“The infection spread inside of the skull and under the covering of the brain,” said Dr. Kristin Weaver, assistant professor of neurosurgery. “The treatment is surgical drainage and antibiotics. This type of infection can be dangerous and very aggressive.”
It took Jonathan three days to return to Mississippi. “We were still in the ICU,” Gena said. “The surgeon said it was more extensive than we thought.”
As part of a complex surgery, part of Corbin’s skull was removed and frozen, not to be returned to his head until the infection and swelling cleared. Caleb showed his love by shaving his own head so Corbin wouldn’t be alone in having his locks removed.
Corbin had to wear a special helmet as he began physical therapy at Batson for his paralysis. After a three-week stay, much of it in the ICU, Corbin returned home with a wheelchair and walker and continued therapy at UMMC Grenada. Jonathan returned to Kuwait.
“They worked him, and he worked very hard,” Gena said of Corbin. “He was Corbin again. They put him back together like it had never happened.”
But weeks of antibiotics had taken a toll. Corbin developed gallstones, then pancreatitis. He returned to Batson, where surgeons removed his gall bladder.
“We got home the day before Christmas Eve,” his mom said. “They were trying so hard to get us out for Christmas. It was the sweetest thing. Santa and the elves came through the hospital before we left, and Gov. (Phil) Bryant and his wife.”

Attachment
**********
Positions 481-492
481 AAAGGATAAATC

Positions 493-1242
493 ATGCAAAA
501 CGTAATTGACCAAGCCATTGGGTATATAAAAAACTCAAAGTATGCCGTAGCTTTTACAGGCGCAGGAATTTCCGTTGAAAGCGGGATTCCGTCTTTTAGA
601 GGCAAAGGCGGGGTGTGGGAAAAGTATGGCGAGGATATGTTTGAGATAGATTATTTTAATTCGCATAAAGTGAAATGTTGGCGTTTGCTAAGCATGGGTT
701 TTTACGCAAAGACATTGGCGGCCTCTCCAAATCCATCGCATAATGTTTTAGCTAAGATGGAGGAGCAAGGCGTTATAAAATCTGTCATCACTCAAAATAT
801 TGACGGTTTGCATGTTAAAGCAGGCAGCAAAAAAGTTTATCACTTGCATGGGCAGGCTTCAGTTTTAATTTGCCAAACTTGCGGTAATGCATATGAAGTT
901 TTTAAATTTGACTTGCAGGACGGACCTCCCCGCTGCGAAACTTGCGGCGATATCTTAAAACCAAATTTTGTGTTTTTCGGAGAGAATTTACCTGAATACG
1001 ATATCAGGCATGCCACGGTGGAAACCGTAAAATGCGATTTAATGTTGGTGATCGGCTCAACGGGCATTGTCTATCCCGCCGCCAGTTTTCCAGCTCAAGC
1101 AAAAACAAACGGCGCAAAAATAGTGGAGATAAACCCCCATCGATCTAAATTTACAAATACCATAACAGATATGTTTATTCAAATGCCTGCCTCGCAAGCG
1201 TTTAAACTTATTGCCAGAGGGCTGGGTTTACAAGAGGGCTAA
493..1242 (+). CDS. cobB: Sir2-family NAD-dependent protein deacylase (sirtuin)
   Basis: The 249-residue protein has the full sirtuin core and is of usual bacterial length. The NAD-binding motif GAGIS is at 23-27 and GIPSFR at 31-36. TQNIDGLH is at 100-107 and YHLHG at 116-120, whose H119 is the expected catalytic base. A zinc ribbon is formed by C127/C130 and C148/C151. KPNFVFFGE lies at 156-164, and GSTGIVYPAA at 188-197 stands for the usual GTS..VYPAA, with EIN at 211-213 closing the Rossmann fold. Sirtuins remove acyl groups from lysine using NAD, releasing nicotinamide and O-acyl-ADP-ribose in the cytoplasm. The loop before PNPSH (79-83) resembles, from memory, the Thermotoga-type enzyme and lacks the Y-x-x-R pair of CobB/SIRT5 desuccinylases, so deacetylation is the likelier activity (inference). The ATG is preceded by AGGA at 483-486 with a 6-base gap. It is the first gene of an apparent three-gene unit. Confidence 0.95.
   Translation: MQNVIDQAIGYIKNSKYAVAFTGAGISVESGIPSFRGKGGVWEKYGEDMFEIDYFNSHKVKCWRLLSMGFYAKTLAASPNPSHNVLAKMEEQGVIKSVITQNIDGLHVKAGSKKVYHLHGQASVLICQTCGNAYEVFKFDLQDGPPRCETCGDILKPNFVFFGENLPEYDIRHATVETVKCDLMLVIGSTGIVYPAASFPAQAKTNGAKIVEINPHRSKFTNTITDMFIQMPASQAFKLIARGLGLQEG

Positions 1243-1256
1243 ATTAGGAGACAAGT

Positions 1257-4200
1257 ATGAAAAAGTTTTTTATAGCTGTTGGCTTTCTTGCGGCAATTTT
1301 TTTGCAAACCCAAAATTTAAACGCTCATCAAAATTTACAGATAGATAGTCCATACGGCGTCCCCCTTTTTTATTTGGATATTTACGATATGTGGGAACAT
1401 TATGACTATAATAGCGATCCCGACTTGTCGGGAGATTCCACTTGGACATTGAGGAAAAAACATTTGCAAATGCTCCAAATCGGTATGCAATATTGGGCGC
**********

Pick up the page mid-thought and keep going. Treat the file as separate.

Gena also got a sweet surprise. Her women’s ministry at First Baptist Church in Grenada had sewn 200 cheery pillowcases for Batson patients. “The presents that Santa brought to the children’s rooms were inside the pillow cases,” Gena said. “I got to see what our ministry does. It was icing on the cake.”
The gallbladder surgery pushed the procedure to re-attach the portion of Corbin’s skull to late January. “Jonathan couldn’t come back for that,” Gena said.
Weaver “has been our amazing angel all through this,” Gena said. “We were wondering and worried that he would have to have a drain put in, but she said his head was good, and they had minimal bleeding. She put the skull back on with screws and plates.”
“Once the brain swelling went down and the infection was cleared, we put his bone back in,” Weaver said. “He did great. He was always a brave and strong kid.”
They were almost finished with the setbacks. Almost.